The Women in medicine project showcases a number of today’s leading female clinicians and the women from the history of medicine who have inspired them.
Professor Dame Sally Davies is chief medical officer for England and chief medical adviser to the UK government. This independent role was established in 1855; in 2010, Dame Sally became the first woman appointed to the position.
Educated at the University of Manchester, Dame Sally was made consultant in haematology at Central Middlesex Hospital in 1985, and appointed professor in 1997.
While she was the Department of Health’s chief scientific adviser from 2004 to 2016, Dame Sally conceived of, founded, and ran the National Institute for Health Research.
Dame Sally advocates globally on combating antimicrobial resistance, and has been appointed co-convener of the United Nations Interagency Coordination Group on this topic. She also represents the UK at the World Health Organization.
Dame Sally is a fellow of the Academy of Medical Sciences, a fellow of the Royal Society, and an international member of the National Academy of Medicine in the USA.
As intellectually formidable as she was personally generous, Dame Margaret Turner-Warwick was one of the foremost doctors of the 20th century, leading the transformation of the treatment of lung disease. In placing patients and the profession of medicine at the centre of all she did, she is a shining example of excellence to the generations that follow her.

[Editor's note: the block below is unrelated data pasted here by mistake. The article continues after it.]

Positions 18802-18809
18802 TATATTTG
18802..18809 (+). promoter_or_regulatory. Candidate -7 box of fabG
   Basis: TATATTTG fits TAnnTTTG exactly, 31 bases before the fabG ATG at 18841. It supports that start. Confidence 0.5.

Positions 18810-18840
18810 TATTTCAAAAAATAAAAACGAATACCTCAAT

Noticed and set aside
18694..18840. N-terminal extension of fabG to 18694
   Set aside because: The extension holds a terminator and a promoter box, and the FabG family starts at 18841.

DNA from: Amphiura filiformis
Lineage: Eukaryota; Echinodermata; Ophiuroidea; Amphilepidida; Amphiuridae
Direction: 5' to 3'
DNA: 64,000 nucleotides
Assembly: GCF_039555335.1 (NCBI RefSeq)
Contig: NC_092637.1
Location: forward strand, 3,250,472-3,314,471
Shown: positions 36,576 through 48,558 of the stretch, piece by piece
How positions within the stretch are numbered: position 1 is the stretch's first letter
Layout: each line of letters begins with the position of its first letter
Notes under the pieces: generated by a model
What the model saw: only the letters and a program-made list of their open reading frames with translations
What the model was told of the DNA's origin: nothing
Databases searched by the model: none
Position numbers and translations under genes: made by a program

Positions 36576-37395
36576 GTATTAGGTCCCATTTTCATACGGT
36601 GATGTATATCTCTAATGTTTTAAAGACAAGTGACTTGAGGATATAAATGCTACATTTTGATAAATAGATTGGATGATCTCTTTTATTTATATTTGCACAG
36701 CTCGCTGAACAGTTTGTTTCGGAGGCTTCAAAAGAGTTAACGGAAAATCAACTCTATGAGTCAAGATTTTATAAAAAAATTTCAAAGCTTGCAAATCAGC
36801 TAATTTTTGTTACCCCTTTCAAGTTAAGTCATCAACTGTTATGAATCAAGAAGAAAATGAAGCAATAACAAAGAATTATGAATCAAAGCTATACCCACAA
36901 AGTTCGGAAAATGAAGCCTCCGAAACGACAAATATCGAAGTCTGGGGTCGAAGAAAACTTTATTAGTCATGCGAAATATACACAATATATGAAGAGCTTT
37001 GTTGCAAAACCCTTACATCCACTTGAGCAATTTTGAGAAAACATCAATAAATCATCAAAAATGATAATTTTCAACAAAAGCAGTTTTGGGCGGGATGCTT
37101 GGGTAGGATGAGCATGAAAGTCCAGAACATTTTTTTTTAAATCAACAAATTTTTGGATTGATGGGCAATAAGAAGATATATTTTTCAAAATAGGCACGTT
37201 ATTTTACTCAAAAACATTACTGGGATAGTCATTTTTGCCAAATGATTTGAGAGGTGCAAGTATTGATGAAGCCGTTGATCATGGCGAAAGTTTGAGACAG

Dame Margaret Turner-Warwick (1924–2017) was one of the pre-eminent physicians of her generation. A world authority in respiratory medicine, she was the first woman to be elected president of the Royal College of Physicians, over 470 years after the organisation’s foundation.
Margaret Turner-Warwick read medicine at Lady Margaret Hall, Oxford. During her final year she was diagnosed with tuberculosis, but finished her studies before taking a break for treatment. After a period in a sanatorium, she completed clinical training at University College Hospital, subsequently taking up a junior position there.
In 1960, Margaret was appointed consultant physician at the Elizabeth Garrett Anderson Hospital and, in 1967, consultant at the London Chest and Brompton Hospitals. Combining clinical work with academia, she was appointed professor of thoracic medicine at the Cardiothoracic Institute of the University of London, where she was dean from 1984 to 1987.
Combining a piercing intellect with an abiding commitment to patient care, Dame Margaret pioneered major advances in the treatment of lung disease and asthma, improvements that continue to have a profound and positive impact today.
After serving as president of the Royal College of Physicians during a time of significant change, Dame Margaret subsequently went on to become chairman of the Royal Devon and Exeter Hospital Trust, among numerous other roles.
Made DBE in 1991, Dame Margaret Turner-Warwick believed that medicine should be open to all based on merit, without preference or prejudice, a position best encapsulated in her own words:
I had no wish to be any kind of feminist pioneer or curiosity. That would have got in the way; gender has no place in medicine.